Sexual assault stats

Joseph Schulz, Managing Editor

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In 2007 the U.S. Department of Justice published the Campus Sexual Assault study, which identified key risk factors leading to sexual assault and established the groundwork for UW Oshkosh’s “Red Zone” initiative.

The 2007 study aimed to examine the prevalence, nature and reporting of sexual assaults experienced by college students in order to develop intervention strategies.

The CSA study used data collected from more than 6,800 undergraduate students. The data showed that 13.7% of undergraduate women were victims of at least one sexual assault since entering college.

4.7% of victims suffered from physically forced sexual assault and 7.8% were assaulted when they were incapacitated after knowingly consuming drugs or alcohol. 0.6% were assaulted when they were incapacitated after having been given a drug without their knowledge.

The study described being a victim of sexual assault as one of the most violating experiencesanyone can endure, causing immediate and long-term mental and physical health consequences.

About 40% of sexual assault victims contract sexually transmitted diseases, which may include herpes, genital warts, gonorrhea or chlamydia.

The data indicates 1% to 5% of victims become pregnant, leading to an estimated 32,000 rape-related pregnancies in the United States each year.

Victims of rape are also more likely to commit suicide than victims of other crimes. The study said “rape is believed to carry the highest annual victim cost of any crime,” at $127 billion.

For victims of sexual assault, UWO has resources on campus to help victims navigate their lives after the incident.

Campus Victim Advocate Ciara Hill and Sexual and Interpersonal Violence Prevention Coordinator Gabrielle Schwartz help students process their options and connect with resources after a traumatic experience.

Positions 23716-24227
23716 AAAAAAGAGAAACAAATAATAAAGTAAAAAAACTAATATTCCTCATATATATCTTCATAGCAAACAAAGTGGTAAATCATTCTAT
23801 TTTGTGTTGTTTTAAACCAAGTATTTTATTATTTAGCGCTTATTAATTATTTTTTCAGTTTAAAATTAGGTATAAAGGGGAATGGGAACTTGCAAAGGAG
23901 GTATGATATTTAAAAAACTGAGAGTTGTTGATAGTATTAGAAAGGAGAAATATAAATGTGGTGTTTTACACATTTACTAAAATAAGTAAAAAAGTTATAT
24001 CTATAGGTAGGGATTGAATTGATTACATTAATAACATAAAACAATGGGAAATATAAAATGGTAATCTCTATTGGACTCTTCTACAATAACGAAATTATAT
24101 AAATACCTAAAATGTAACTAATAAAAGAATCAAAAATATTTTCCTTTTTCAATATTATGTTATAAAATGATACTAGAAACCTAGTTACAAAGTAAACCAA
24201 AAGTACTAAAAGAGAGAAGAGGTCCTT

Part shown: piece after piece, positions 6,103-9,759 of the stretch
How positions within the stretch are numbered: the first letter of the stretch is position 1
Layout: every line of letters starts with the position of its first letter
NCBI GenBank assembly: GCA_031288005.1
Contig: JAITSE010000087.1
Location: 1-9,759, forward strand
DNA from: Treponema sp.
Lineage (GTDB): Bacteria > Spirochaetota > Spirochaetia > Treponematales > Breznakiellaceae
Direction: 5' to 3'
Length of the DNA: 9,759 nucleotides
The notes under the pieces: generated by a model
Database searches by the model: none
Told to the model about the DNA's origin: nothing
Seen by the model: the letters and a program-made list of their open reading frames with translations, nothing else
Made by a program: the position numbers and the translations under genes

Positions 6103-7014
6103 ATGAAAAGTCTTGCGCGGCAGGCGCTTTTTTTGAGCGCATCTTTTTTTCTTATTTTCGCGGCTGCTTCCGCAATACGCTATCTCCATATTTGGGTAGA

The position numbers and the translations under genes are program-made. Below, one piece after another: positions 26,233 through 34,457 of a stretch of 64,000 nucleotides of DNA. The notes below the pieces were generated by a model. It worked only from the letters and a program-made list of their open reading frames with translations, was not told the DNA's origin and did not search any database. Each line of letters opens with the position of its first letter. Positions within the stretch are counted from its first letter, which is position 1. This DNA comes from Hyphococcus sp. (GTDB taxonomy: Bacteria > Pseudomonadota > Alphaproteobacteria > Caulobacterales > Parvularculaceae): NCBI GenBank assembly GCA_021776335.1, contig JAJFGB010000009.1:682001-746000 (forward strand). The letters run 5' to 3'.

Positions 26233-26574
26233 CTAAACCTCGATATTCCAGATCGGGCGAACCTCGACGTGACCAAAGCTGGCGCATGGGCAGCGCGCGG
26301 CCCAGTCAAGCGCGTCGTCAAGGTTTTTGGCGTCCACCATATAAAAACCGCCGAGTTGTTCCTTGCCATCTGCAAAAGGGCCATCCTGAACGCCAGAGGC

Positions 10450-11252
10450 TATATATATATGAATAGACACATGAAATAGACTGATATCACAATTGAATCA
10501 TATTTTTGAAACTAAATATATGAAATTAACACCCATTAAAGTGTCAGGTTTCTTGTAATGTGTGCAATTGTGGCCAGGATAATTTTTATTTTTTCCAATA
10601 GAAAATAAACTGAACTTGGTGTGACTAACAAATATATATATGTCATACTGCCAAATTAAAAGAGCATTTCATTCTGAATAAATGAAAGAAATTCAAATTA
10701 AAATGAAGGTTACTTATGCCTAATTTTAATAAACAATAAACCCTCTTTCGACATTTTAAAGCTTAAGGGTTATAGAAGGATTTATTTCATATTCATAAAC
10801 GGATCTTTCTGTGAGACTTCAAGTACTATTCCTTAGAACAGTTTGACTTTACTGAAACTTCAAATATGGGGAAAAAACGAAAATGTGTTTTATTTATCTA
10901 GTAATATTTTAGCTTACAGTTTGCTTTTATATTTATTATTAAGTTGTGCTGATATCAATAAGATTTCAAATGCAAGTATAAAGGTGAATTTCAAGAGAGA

Frequent alcohol and/or drug use are common factors that may lead to increased risk of being sexually assaulted, based on findings in the CSA.

“Students don’t understand that if a person is intoxicated, they can’t legally give consent,” Hill said. “So, we see alcohol playing a big role as far as on campus sexual assaults.”

To reduce the impact of alcohol use, University Police Capt. Chris Tarmann said campus police have increased their effort to spread information about the dangers of alcohol consumption this semester.

“Ultimately our goal isn’t to say that drinking is bad,” Tarmann said. “It’s to say, ‘learn how to drink, do it safely, do it the right way.’”

Findings also indicate that freshmen and sophomores were more likely to be sexually assaulted than juniors and seniors.

“84% of the women who reported sexually coercive experiences experienced the incident during their first four semesters on campus,” the study said.

The CSA found that in the vast majority of sexual assaults, the perpetrator and the victim knew each other beforehand and the perpetrator was most commonly a classmate, friend, boyfriend, ex-boyfriend or acquaintance.

“At least 80% of the time, it’s someone that the victim has a relationship with,” Schwartz said.

The study concluded that university students were overall more likely to be sexually assaulted than the rest of the population.

“They’re on their own a little bit more,” Schwartz said. “They might be in new environments, [and] engaging in new behaviors that perpetrators see and take advantage of.”

The CSA also recommended universities take more steps toward educating their students about sexual assault.

“Participating in ‘Red Zone’ events is a way for students to take a stand and spread the message to their community that they will not tolerate any form of sexual violence,” Schwartz said.